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Re: Expires, Last-Modified, Pragma: no-cache etc.

From: Shel Kaphan <sjk@amazon.com>
Date: Wed, 16 Aug 1995 09:31:47 -0700
Message-Id: <199508161631.JAA11588@bert.amazon.com>
To: John Franks <john@math.nwu.edu>
Cc: Lou Montulli <montulli@mozilla.com>, http-wg%cuckoo.hpl.hp.com@hplb.hpl.hp.com
John Franks writes:
 > According to Lou Montulli:
 > > 
 > > I recently changed netscape to interpret "Pragma: no-cache" and not
 > > cache the object.  This is slightly different than a "Expires" header
 > > because the object will not even be cached for history navigation.
 > > (Documents that are expired are still shown when traversing the session
 > > history).  Haveing the client interpret "Pragma: no-cache" lets servers
 > > tell the client that this information is highly sensitive or volitile
 > > and should not be cached in any way.
 > > 
 > Well, I find this reasonable.  But, I believe that the latest version of
 > the spec says the client should ignore Pragma: no-cache.  What I think
 > is important is that there be some way to stop the client from caching
 > -- as apparently there now is with Netscape. :)
 > I don't care if it is Pragma: no-cache or if there is a separate way
 > (Pragma: no-local-cache ?) but apparently someone does since the spec
 > wants the client to ignore Pragma: no-cache.  Could someone  explain
 > the rationale for this?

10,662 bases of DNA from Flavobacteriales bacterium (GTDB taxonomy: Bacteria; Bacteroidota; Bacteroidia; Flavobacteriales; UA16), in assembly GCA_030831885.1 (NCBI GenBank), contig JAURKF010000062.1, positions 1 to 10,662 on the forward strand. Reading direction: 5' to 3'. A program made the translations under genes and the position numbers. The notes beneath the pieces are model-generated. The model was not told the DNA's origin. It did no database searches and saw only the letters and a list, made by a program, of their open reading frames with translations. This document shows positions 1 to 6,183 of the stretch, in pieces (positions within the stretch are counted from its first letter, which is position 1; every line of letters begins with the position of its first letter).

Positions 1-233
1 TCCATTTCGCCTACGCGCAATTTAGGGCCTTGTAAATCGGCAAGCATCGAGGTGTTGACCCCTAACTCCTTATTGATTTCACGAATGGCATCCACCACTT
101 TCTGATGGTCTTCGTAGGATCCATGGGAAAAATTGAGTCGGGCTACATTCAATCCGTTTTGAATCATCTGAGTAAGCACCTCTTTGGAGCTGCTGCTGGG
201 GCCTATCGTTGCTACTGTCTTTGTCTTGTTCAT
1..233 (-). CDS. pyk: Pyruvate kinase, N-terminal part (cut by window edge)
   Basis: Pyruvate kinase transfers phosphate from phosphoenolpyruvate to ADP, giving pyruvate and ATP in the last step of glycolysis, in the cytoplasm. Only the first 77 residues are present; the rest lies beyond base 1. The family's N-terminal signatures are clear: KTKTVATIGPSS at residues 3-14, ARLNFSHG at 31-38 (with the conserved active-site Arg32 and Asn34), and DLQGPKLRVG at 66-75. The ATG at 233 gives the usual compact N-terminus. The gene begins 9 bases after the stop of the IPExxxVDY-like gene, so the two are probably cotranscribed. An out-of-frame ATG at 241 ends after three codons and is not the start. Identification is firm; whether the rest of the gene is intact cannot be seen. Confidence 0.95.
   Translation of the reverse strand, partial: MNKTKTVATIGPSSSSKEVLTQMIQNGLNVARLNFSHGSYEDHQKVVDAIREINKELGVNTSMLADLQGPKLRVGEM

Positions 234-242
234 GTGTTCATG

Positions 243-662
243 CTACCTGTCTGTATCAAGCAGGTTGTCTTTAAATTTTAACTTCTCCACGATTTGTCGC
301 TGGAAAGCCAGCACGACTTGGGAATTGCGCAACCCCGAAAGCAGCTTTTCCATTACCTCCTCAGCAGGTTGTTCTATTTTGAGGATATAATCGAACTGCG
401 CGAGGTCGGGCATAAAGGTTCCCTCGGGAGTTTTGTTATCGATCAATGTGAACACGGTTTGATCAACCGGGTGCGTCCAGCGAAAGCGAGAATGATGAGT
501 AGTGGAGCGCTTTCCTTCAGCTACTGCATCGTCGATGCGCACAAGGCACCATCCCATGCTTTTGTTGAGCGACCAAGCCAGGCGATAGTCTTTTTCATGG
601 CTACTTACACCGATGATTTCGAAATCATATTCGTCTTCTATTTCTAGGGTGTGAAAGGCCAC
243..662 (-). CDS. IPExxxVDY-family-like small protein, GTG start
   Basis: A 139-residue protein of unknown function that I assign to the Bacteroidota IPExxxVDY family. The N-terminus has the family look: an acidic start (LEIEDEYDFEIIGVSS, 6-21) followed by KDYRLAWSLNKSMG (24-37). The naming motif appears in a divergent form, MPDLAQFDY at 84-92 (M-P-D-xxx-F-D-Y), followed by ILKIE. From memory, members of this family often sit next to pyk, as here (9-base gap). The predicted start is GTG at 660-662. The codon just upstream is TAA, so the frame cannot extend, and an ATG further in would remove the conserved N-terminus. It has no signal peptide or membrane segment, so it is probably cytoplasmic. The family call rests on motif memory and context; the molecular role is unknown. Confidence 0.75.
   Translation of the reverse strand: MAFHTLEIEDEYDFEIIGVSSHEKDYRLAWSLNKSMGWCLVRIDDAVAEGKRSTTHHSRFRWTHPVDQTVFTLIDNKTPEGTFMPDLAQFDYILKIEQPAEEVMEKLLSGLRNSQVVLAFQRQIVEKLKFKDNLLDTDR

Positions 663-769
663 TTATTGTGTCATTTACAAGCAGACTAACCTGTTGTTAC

> John Franks

The reason Pragma: no-cache is not a redundant way of saying Expires:
<= now is that it allows servers to send essentially "private"
documents to particular clients where these documents need not expire
immediately.  If intermediate proxies cannot cache the document (due
to Pragma: no-cache) but clients can, this makes for more flexibility
at the client end.  The client would not be required to issue a new
HTTP request when revisiting the non-expired document.  Since this
appears to be the only added functionality of Pragma: no-cache as a
return header, though, I think it probably should have been called
something else, such as Pragma: private (or something equally, or more,
mnemonic).  The problem with calling it Pragma: no-cache is that
user-agent designers will feel that it ought to have some effect on
the client, which it shouldn't, because Expires is sufficient for
controlling caching in the client.

So I think the above mentioned changes to Netscape are probably ill
advised and in fact defeat the purpose of this header.  If it stays in
the Netscape browser as mentioned, the new header will have been
rendered useless.  (It will not be possible to send "private"
documents that are client-cacheable, which is the only added benefit
of it in the first place).

--Shel Kaphan
Received on Wednesday, 16 August 1995 09:39:00 UTC

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